Crispr Therapeutics (CRSP -0.91%) may be about to prove the strength of its gene-editing technology. The biotech company is submitting its candidate to treat blood disorders to regulators in the U.S., Europe, and the U.K. this month. If regulators give Crispr the nod, it may soon reach the major milestone of product commercialization. And that will equal product revenue.
But is now really the moment to buy shares of this innovative company? Motley Fool contributors Adria Cimino and George Budwell present the bull and bear cases.
A potential product on the horizon
Adria Cimino: Crispr Therapeutics is heading for its big moment. The gene-editing specialist and its partner Vertex Pharmaceuticals are submitting exagamglogene autotemcel (aka exa-cel) to regulators as of this month. They expect to complete the U.S. submission in the first quarter of next year -- and submissions in the U.K. and Europe should be complete by the end of this year.
Exa-cel is a gene-editing candidate for adults with beta-thalassemia or sickle cell disease. These are blood disorders with limited treatment options today, and blood transfusions are a common manner of managing the illnesses.
Here's why exa-cel could represent a big breakthrough and eventually blockbuster revenue. It's designed as a one-time curative treatment for both disorders. So if regulators approve it, doctors and patients could flock to exa-cel.
That would represent Crispr's first commercialized gene-editing treatment. That's important because it demonstrates the efficacy of Crispr's technology. It also would result in product revenue for Crispr -- to fund the rest of the company's pipeline.
The pipeline is another reason to be excited about Crispr. Exa-cel is involved in a phase 3 trial for children. If all goes well, Crispr and Vertex could submit the candidate to regulators for use in this patient group.
Crispr also continues to enroll patients in a pivotal trial for immuno-oncology treatment CTX110. The company aims to report more data from this trial before the end of the year, which could represent another near-to-commercialization opportunity for Crispr.
Shares of Crispr have dropped about 20% this year. And they're trading around their lowest point in the past three years.
Too many unanswered questions
George Budwell: As a pure gene-editing play for severe genetic diseases, Crispr Therapeutics stands out as a highly intriguing growth stock. Wall Street, in fact, thinks this mid-cap biotech equity could appreciate by as much as 97% over the next 12 months. Crispr's shares have earned this stately price target primarily in response to the promise of its lead clinical candidate exa-cel as a potential functional cure for sickle cell disease.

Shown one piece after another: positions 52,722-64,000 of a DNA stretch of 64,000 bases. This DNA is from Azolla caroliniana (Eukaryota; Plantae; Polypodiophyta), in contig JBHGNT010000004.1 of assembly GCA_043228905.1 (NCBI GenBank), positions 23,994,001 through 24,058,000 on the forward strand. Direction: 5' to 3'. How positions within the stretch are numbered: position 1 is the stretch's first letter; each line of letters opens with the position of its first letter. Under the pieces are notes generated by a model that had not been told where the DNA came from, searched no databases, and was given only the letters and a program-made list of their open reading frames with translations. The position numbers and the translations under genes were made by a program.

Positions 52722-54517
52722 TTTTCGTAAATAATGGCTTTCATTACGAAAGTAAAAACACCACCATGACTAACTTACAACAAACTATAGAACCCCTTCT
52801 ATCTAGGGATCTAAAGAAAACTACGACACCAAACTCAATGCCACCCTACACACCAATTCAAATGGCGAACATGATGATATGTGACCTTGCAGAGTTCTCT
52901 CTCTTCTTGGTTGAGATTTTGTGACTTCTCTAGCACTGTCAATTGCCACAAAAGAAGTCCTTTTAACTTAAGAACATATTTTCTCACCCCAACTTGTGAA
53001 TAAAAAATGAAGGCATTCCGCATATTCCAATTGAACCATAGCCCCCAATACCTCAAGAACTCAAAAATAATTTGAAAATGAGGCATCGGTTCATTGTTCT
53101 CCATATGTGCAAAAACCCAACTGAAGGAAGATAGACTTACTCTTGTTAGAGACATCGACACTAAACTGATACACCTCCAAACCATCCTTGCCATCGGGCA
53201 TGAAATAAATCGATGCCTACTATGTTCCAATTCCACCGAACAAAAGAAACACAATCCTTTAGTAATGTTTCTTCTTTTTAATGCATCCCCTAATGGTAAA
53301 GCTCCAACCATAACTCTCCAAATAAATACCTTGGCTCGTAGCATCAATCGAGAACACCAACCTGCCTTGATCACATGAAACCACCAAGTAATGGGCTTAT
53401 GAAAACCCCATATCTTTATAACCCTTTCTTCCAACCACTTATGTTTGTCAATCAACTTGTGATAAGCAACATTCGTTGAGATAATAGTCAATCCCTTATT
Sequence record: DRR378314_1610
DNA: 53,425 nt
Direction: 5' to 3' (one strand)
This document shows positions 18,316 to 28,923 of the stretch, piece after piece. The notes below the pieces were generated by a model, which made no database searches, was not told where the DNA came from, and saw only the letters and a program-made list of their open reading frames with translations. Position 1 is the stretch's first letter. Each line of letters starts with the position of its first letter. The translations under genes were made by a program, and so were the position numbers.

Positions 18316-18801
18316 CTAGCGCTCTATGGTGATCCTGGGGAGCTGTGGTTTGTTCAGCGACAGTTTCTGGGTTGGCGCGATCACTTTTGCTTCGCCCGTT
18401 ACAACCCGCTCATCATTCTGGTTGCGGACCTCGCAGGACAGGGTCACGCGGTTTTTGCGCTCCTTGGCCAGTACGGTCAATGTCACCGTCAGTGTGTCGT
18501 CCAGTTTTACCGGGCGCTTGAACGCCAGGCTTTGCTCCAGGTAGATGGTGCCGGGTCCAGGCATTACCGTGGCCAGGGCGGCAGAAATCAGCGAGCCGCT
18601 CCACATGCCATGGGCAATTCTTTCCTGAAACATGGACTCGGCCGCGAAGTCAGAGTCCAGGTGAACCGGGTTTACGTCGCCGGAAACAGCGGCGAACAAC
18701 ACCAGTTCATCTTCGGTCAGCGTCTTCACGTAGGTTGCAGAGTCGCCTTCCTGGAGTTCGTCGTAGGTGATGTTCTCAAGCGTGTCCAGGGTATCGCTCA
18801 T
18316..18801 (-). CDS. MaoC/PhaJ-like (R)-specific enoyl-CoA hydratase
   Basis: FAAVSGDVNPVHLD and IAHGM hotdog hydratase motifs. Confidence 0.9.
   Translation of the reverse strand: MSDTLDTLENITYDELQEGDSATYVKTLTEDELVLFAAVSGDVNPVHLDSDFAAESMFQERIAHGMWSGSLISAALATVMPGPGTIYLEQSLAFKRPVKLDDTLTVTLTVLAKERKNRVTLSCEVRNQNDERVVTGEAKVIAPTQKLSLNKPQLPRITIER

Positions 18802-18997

Crispr and partner Vertex are on track to have this one-and-done gene therapy submitted for regulatory review. If approved, Crispr and Vertex will split the drug's profits on a 60/40 basis, with Vertex receiving the larger share of exa-cel's revenue stream. Apart from exa-cel, Crispr also sports a wide array of gene-based therapies for numerous high-value indications such as immuno-oncology, diabetes, and Duchenne muscular dystrophy, among many others. So it's easy to see why analysts have high expectations for this cutting-edge biotech company.
Crispr's value proposition is far from straightforward, however. What's important to understand is that it took Crispr and Vertex nearly seven long years to shepherd exa-cel to this critical point in its life cycle. A similar timeline likely awaits the biotech's second wave of assets in oncology and diabetes. By then, there is a better-than-average chance that the field of genome editing will evolve well beyond the company's current approaches. That's not a knock against Crispr specifically, but a hard truth facing any pioneers currently operating in this rapidly developing space.
All told, Crispr's long-term investing thesis is simply too murky to warrant a position right now.
Time to buy?
Cautious investors may hold off on investing in Crispr today. As mentioned, it's taken Crispr many years to reach this point with exa-cel. And as Crispr continues developing earlier-stage candidates, other technologies could gain ground -- and represent competition.
That said, investors who are comfortable with some risk may consider buying the shares today. Crispr is closer than ever to generating product revenue. So if there's a time to be bullish about Crispr stock, it may be right now.